Engaging citizens to discover your town’s purpose

Michael MaloneyMICHAEL MALONEY

Urban Appalachian Community Coalition
Phone: 513-531-8799
Email: meamon@aol.com

 

 

Do you think about the economic prospects of small towns in Appalachia?
I do, it’s a concern. Let me make a couple of broad generalizations. The issue for small towns today is ‘what is their reason for existence?’  A leader in northwestern Pennsylvania said, “Mike, we have towns all across Pennsylvania that have lost their purpose for existence and they are just kind of struggling and dying.” Blacksburg, it’s a small city, but it has purpose for existence. It’s a university town, so there are many purposes for existence. The small towns who are on the fringe of a metropolitan area have a better chance of thriving than small towns in the hinterland, which are not near anything. If they still have a major industry that gives them purpose for existence, they’re more likely to thrive—a university, a military base, anything like that. But a lot of small towns in Appalachia used to have a mill, or they used to have coal, or some other industry—shoe factories, for example. Well, shoe factories went overseas to produce cotton mills, so when the mill leaves—the mill symbolizing a whole lot of purposes for existence—then the town has to struggle.

A lot of our small towns now are trying to recreate themselves in various ways, like as a center for the arts. Johnson City, Tennessee—small city I guess—it’s both a university center and an arts center. Towns like that are thriving more, but so many of our towns, as it were, lost their mill, and are just really struggling. Like the town where I went to high school in eastern Kentucky (Beattyville) now is listed as the poorest all-white community in the United States. It used to be thriving. It sold farm equipment, oil equipment, coal equipment, all those industries. They’re not dead, but they’ve waned, so the town and the county around it have become a center for poverty. Of course with that comes the problems that go with poverty and unemployment—substance abuse, for example, and crime, which were not problems that small towns are used to having.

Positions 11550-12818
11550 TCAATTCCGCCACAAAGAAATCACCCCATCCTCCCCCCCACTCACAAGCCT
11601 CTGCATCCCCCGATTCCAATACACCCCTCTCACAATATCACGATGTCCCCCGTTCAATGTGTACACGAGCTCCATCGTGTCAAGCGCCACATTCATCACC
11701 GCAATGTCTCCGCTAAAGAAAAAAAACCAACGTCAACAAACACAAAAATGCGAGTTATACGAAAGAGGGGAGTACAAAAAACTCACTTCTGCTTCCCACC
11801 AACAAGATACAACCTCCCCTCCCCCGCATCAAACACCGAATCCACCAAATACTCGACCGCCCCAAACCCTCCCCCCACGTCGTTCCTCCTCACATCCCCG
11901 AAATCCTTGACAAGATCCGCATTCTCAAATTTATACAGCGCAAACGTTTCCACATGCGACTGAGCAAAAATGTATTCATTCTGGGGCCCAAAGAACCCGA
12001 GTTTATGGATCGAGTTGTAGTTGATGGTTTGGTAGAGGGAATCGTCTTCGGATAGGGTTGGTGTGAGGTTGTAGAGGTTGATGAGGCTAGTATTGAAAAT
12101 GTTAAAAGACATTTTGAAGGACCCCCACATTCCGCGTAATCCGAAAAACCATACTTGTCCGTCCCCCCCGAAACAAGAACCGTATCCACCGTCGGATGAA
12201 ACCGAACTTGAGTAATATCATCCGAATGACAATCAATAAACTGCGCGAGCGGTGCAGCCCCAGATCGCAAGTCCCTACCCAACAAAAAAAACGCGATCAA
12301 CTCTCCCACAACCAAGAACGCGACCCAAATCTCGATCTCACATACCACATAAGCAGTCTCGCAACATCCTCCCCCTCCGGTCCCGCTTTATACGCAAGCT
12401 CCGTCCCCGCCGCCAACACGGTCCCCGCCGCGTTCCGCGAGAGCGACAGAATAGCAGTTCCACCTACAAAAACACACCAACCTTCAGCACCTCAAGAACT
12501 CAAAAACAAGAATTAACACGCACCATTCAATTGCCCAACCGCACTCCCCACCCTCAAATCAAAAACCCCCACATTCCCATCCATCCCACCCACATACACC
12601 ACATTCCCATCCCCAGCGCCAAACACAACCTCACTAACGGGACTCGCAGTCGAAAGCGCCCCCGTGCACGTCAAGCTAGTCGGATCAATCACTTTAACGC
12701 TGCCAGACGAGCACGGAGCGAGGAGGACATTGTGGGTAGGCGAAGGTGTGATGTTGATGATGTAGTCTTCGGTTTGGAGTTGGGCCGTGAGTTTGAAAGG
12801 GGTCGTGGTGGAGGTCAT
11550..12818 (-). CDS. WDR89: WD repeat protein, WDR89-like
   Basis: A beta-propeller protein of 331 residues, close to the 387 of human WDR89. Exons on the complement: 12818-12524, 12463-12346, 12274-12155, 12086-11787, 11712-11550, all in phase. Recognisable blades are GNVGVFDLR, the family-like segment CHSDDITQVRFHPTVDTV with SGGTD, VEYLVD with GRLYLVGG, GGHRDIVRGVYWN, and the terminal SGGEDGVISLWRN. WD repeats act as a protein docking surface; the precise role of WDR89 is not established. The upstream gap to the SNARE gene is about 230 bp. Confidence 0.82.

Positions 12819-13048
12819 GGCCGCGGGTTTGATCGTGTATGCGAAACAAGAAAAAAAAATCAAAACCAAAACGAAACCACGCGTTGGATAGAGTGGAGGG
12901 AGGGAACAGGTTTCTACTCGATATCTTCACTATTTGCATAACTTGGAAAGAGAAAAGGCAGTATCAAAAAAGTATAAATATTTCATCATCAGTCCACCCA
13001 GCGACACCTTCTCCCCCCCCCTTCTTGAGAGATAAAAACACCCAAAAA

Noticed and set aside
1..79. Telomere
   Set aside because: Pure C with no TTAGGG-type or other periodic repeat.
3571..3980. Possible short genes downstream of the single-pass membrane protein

What does your organization offer to help?
The organization that I work for now mainly serves people who live in the big city, who have left Appalachia and come to the big city. Most of our people thrive when they come to the big city, but some end up in really impoverished neighborhoods. That’s the group that my people work with, it’s the ones who live in low-income inner city neighborhoods. Many of them came from small towns, because there were no jobs, so we work with the other end of it. But in my career, I’ve worked as a community organizer in rural and small town areas in southern Ohio, and tried to help them form community organizations around the arts, help them form social services that they need.

What would you say to a mayor or town manager so they would understand why it’s important to do community organizing?
The citizens need to be engaged, or change is not going to happen. Change to improve the downtown business district, or to improve the housing stock. There’s a role for community organizers to help city officials, county and township officials, to get people involved in civic improvement efforts. There are some good examples of towns that have done that very well, so mayors should be looking for towns that have been more successful in renewal.

What the effort is about is, ‘what do we do now that the coal is gone, now that the mill is gone? How do we keep from having every storefront in the county seat boarded up? How do we meet the new needs that are emerging, like housing for the elderly and that sort of thing?’ Some of those things can be a source of business and tax base. Government services are about the only thing, the only job categories that are growing in many Appalachian towns, [so you need to make] sure that those resources are cultivated and cared for. If you can get a junior college in your community, that’s not only a source of jobs and therefore tax base, it’s also a way to attract business and industry, because you have the manpower and women power to staff new businesses that might come to town.

If a town doesn’t have the money to go out and hire an organizer, what is the first step they should take?
Well, they could look around at the civic organizations that they already have and try to get them better engaged in civic improvement activities. Berea College, by the way, offers an annual—it’s called the Brushy Fork Institute—and they provide training for representatives from small towns on how to do the stuff that I am talking about. They will bring in examples and models of towns that are more successful in renewal, so I really recommend the program at Berea College called the Brushy Fork Institute.

When you were doing community organizing work, what did you most wish that mayors and town managers knew that they didn’t know?
The input of citizens could be really valuable in their efforts. You know, it’s easy to have the attitude that ‘well, the people are just a bother, they come and disrupt our meetings,’ but if there can be some way to actively engage more people—the ‘in’ word now is civic engagement or community engagement. That’s a word that mayors need to know and make use of. It’s a new term for community organizing, really, but the civic engagement efforts are really crucial for struggling small towns.